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Patents — What Can and Cannot be Patented?

Under the British government law, you can patent an idea or an invention if it follows these three basic criteria:

  • It is new
  • It can be created or utilised
  • It is innovative

Let us delve deeper into the details about the patent regulations.

What Can be Patented?

Patents can cover areas like machine tools, a production process, a composition, or a better upgrade to an invention that currently exists. However, the patents should meet the legal definition of ‘novel’, have a useful purpose and patentable subject matter, and be inventive. There are certain requirements that should be met in order to receive a patent.

What Legal Requirements should be Met in Order to Get a Patent?

When you are applying for a patent, you will be asked to follow certain rules. In order to comply with them, you need to describe or display your invention in an easily comprehensible format. You don’t need to provide a prototype—a blueprint that outlines all details will work just fine.

Here are some things that you need to know.

1. Patentable Subject Matter

Ideas in an unstructured form cannot be patented. For instance, if you have an innovative solution to a recurring problem in a certain industry, you cannot simply have it patented. You first need to convert it into a patentable subject matter. These are the five areas considered “patentable subject matter” and your idea should be embodied into any one of these:

  • A plat type existing through asexual reproduction
  • A novel composition
  • A machine
  • A process
  • A tool   

Examples

These are a few examples of what can be patented:

  • Advancements in the internet
  • Computer accessories and hardware
  • Computer software
  • Corporate methods
  • Games
  • Jewellery
  • Machines
  • Magic tricks
  • Makeup
  • Musical instruments
  • Perfumes
  • Plants
  • Sportsitems

2.The Requirement of Novelty

Your idea must be new in order to be considered patentable. It should differ from prior art, which includes:

  • Ideas/methods listed in the public domain
  • Items on sale
  • Previous patents
  • Publications, or published applications

Another requirement in novelty of a patent is the one year rule: if you sell your invention or publish it in the public domain, you are required to apply for a patent no longer than one year after the first sale or the date it was first published.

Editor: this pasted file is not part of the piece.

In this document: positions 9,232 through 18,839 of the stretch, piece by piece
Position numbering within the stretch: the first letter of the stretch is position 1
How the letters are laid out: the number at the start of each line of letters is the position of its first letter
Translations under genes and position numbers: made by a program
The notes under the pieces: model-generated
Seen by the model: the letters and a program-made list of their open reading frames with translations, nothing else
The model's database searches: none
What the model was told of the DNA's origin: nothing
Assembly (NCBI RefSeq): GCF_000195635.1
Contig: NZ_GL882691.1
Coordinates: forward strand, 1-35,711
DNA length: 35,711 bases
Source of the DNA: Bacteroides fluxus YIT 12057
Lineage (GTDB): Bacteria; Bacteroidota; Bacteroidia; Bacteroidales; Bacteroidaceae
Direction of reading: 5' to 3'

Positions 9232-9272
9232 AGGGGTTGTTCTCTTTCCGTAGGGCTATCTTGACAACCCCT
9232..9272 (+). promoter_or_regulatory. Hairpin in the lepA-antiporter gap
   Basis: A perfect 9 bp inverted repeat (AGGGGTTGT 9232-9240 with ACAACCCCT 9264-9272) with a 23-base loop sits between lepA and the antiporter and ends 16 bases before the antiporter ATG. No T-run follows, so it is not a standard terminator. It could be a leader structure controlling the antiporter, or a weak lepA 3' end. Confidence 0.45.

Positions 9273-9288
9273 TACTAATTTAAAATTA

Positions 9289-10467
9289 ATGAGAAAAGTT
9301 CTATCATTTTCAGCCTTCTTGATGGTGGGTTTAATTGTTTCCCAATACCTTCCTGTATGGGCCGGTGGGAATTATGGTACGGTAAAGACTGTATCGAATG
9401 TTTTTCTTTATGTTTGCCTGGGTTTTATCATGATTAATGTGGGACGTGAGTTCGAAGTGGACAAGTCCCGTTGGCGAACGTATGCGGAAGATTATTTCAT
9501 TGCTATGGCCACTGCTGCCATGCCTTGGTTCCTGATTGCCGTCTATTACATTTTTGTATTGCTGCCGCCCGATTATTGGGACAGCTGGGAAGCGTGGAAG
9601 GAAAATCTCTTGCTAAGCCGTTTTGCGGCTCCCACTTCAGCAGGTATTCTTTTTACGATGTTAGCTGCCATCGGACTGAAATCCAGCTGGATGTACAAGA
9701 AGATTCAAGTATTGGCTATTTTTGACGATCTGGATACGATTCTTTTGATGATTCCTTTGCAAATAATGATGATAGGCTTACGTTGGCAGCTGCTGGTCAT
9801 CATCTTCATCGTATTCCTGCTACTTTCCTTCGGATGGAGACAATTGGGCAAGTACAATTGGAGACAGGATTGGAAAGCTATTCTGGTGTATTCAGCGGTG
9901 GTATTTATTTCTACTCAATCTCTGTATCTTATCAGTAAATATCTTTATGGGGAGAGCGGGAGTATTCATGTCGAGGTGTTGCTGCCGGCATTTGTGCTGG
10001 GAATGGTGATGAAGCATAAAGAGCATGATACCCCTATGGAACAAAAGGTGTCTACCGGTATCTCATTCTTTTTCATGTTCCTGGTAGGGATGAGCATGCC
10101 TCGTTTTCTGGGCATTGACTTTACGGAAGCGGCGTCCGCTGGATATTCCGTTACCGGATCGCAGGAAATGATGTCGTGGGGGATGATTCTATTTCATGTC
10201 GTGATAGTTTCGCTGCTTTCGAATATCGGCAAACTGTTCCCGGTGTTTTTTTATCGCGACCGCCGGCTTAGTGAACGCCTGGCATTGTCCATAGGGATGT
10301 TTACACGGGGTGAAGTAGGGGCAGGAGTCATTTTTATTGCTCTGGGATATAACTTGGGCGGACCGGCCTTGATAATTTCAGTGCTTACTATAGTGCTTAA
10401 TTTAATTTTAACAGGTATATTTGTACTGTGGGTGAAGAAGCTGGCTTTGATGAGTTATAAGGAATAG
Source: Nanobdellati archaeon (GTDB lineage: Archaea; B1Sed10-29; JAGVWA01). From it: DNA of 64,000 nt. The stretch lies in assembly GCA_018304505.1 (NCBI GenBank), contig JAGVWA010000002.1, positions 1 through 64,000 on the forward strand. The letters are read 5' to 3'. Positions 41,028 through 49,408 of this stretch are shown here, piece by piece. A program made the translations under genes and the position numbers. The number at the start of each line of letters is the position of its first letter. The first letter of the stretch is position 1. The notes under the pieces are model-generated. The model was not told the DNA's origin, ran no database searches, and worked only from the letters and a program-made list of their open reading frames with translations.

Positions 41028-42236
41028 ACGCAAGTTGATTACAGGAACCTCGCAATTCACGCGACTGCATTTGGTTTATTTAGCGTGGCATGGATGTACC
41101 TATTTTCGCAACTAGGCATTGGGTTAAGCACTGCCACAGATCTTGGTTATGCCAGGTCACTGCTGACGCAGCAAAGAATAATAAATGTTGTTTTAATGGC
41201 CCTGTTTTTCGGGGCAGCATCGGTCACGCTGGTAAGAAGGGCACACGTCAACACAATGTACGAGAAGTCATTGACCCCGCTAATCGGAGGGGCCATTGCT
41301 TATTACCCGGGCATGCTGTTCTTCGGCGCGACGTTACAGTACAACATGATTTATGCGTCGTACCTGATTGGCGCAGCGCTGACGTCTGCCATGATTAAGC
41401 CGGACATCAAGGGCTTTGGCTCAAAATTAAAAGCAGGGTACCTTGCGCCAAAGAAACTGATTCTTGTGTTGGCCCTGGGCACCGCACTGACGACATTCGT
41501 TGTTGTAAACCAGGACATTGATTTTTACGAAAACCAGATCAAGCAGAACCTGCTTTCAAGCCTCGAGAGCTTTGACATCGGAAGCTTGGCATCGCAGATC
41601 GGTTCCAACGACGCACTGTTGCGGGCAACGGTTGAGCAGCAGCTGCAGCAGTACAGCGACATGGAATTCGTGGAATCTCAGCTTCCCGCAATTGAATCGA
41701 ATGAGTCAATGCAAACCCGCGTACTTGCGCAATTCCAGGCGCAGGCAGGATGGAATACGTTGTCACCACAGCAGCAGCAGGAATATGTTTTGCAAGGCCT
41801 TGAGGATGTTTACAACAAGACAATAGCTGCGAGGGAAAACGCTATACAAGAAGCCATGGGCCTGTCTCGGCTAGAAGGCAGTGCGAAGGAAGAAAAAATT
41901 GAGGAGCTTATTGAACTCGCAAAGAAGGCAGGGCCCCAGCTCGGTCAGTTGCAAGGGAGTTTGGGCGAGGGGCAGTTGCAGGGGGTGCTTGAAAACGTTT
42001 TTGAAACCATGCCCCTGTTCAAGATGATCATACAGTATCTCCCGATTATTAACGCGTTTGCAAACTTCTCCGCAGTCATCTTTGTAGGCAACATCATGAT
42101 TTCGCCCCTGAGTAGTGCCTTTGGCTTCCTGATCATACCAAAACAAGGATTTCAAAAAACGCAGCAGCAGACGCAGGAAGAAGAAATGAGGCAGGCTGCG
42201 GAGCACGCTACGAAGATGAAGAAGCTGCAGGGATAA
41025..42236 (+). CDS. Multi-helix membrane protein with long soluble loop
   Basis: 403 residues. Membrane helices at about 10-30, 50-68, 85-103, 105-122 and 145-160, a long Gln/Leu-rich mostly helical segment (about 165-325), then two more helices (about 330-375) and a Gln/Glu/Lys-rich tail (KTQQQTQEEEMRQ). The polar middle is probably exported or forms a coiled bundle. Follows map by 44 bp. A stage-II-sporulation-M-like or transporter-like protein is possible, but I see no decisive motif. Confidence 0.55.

3. The Requirement of Useful Purpose

The invention must have a useful purpose in order to be considered as a patent. This means that an invention must accomplish something—it must produce a productive result.

Generally, almost all inventions pass this test. The only exceptions being:

  • When the underlying logic is seriously flawed
  • When the invention is illegal or highly dangerous

Note: Design patents are exempt from this requirement.

4. The Requirement of Inventive

The invention must meet the requirement of being inventive, i.e., the people skilled in the field that the idea is presented, should not consider it as an obvious solution. For instance, an idea that makes use of combining two inventions would not be considered inventive, but an invention that provides an innovative solution which is not included in prior art would be considered as inventive.

This is the most difficult standard to meet due to its subjective nature. Something that seems novel to one expert in the field may not be inventive to another expert in the same field. Moreover, time can also be a factor in considering which patents are inventive and which are not.

What Cannot be Patented?

As mentioned above, an unstructured idea cannot be patented, irrespective of its usefulness and innovation. It should be put to paper or created in a format that can be considered as verbal or visual proof of a concept.

However, if an idea is converted into a blueprint, they can still be rejected if they are the following:

  • Mathematical formulae
  • Laws of nature
  • Substances found in nature
  • Scientific principles
  • Processes that comprise of physical activity
  • Surgical procedures
  • Dangerous drugs
  • Inventions that can be used for criminal purposes
  • Inventions that violate any existing scientific laws

Note: One exemption to this rule is the mathematical formula. While you cannot get a patent for creating a formula, you can get one for its usage in a specific area. For instance, if you create a formula that can be applied in a mechanical industry, you can get a patent for it being used in the automotive industry.

Getting a patent is no walk in the park. You need to make sure that your invention does not match any prior act, and can stand the test of being inventive. Improve your chances of getting a patent by hiring a patent attorney. They will ensure that you follow all guidelines, and the process goes as smoothly as possible. And our experts will be happy to alleviate all your patent-related troubles.

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Disclaimer: The information and commentary on this website is provided for information purposes only. The information, and commentary on this website does not, and is not intended to, amount to business or legal advice. We aim to make sure the information on our website, whether provided by ourselves or contributed by third parties, is accurate at the date of publication. However, some information you find on our website, particularly information relating to the law, may be time sensitive and can sometimes change after the date of publication.

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